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4.7 ⁄ 5 stars
Based on 3 reviews
CarGurus ReviewThe Good
New engines offer more power and increased efficiency to an already impressive package in the 2012 Mercedes-Benz E-Class.The Bad
Sloppy steering is the only noticeable stain on an otherwise pristine tablecloth with the 2012 E-Class.
The CarGurus View
There were few complaints regarding the E-Class other than price, so adding more power *and* more efficiency isn’t likely to change things much. The good news is that if you’ve got the scratch to offer, the E-Class can fit nearly any need—even if your need is a 5-door family funster that can hit 60 mph in less than 5 seconds. What’s more amazing is that the E550’s twin-turbo V8 is now capable of numbers that only the revered AMG could achieve just a few years prior, so whatever you want is yours—for a price.
At a Glance
Thinking back, I can’t recall anyone complaining the E-Class wasn’t fast enough. Certainly there have been hushed declarations from scared old men in country-club bars about the unimaginable power of the 6.2-liter V8 in this premium midsize. But a call for more? No.
Still, Mercedes seems to have sensed a need and done its best to fill it. For 2012, the E-Class boasts three new engines—all more powerful and more efficient—as well as the return of the E63 wagon to accompany coupe, sedan and convertible. There are more, less significant changes to the E-Class lineup as well, but we’ll get to those. For now, let’s concentrate on petrol power.
The E350 is available in all four body styles—sedan, coupe, wagon and convertible—and is powered by a new, direct-injected, 3.5-liter V6 that cracks the 300-hp ceiling for the first time. 34 extra horses were added to last year’s numbers, not to mention 15 extra lb-ft of torque, adding up to 302 and 273, respectively. It gets a 7-speed automatic transmission, and the E350 comes standard with rear-wheel drive (RWD) in sedan, coupe and convertible form, with the wagon getting standard 4MATIC AWD, which is optional for the sedan. The E350 BlueTEC has to make do with the same engine from last year—a 3.5-liter turbodiesel V6 that brings 210 horsepower to the table.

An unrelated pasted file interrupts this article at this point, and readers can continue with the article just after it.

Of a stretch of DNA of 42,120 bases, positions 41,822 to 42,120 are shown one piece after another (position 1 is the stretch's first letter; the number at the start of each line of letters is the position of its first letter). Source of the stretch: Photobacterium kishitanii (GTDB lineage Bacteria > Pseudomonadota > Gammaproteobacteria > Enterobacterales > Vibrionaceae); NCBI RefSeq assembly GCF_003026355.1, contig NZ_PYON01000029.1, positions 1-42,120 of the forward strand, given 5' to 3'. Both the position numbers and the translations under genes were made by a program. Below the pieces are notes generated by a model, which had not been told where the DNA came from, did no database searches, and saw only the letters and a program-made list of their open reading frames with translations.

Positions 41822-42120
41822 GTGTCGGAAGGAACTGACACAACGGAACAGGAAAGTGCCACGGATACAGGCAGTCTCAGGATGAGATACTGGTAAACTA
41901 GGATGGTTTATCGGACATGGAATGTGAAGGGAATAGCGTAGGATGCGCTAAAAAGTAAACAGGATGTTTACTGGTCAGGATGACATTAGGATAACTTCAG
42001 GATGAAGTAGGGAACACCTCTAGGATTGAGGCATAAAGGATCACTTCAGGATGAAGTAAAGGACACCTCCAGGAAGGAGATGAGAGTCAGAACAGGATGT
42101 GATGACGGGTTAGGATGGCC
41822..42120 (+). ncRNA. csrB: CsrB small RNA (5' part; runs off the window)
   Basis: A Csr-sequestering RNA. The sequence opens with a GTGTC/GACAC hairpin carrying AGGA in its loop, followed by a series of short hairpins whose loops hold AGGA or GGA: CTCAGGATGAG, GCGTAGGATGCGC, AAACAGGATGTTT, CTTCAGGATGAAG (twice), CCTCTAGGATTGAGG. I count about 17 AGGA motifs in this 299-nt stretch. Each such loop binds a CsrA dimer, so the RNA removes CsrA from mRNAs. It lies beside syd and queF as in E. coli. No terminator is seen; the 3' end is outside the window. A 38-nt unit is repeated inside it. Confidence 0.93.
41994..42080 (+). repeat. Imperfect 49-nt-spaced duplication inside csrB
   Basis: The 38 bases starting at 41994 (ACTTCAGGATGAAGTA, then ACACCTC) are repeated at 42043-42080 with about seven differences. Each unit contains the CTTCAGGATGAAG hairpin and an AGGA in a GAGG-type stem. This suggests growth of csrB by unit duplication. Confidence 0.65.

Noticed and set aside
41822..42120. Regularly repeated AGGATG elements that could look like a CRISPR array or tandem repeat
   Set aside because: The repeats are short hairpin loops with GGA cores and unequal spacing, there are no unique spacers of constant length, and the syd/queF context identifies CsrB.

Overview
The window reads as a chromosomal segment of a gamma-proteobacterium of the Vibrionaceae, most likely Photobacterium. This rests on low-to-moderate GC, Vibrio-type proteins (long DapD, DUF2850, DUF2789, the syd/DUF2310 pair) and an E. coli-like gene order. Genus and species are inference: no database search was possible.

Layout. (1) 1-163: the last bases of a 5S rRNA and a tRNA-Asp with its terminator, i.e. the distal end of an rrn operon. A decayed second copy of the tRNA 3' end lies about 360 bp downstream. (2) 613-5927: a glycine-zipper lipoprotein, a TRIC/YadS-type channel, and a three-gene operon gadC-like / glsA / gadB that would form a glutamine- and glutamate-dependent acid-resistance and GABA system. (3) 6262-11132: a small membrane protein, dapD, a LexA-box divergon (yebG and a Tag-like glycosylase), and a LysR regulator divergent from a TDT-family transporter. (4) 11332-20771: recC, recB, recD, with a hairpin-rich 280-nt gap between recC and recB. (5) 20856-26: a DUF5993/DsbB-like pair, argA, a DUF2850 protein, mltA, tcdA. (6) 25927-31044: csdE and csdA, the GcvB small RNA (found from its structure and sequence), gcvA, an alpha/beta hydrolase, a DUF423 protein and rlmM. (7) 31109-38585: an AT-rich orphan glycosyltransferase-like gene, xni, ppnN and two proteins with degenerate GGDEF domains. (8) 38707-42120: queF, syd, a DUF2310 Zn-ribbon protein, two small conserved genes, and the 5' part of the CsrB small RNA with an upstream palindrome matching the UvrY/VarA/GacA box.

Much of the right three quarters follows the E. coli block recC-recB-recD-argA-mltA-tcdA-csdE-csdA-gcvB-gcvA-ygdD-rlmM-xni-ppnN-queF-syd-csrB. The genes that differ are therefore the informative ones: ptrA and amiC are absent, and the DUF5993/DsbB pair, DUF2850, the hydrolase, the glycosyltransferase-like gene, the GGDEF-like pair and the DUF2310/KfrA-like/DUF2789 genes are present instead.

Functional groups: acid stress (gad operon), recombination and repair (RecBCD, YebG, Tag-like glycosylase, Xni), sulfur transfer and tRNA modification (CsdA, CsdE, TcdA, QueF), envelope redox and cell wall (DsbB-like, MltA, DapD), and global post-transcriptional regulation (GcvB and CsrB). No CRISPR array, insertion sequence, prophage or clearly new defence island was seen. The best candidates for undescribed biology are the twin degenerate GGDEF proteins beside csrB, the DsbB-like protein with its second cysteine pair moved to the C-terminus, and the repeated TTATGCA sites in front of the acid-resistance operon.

The E550 jumps up two cylinders to V8 power, and here gets a new turbocharged 4.6-liter powerplant. That’s a drop in displacement over last year’s 5.5-liter V8, but the turbocharging more than makes up for it with 20 extra horses and an incredible 52 more lb-ft of torque. All E550s will also get electromechanical steering, as does any E-Class with AWD. Both apply to the E550 sedan, as it’s available only with 4MATIC, but the coupe and convertible retain the more traditional RWD setup for those who still enjoy breaking the back end loose once in a while. Sadly, the RWD sedan is no longer available, and you can’t get the E550 as a wagon either.
For that, you’ll have to jump up to the E63 AMG. The E63 wagon returns this year and gets the same tuning treatment from AMG as the sedan. Available only in RWD, the E63 gets a 7-speed automated manual transmission that’s almost as sporty as a traditional 3-pedal. Of course, when you’re dealing with the 518 horses and 516 lb-ft of torque from the new, twin-turbo 5.5-liter V8, you’ll likely be happy to be able to keep both hands on the wheel. For those keeping track, horsepower figures stay the same as those delivered from last year’s 6.2-liter naturally aspirated V8, but torque has jumped up by 51 lb-ft, which should be more than enough to rip the rubber right off the 18-inch alloy wheels. Don’t worry though, you can still pay extra for unique 19-inch alloys on the E63, if empty space in the wheel wells offends you.
Ride & Handling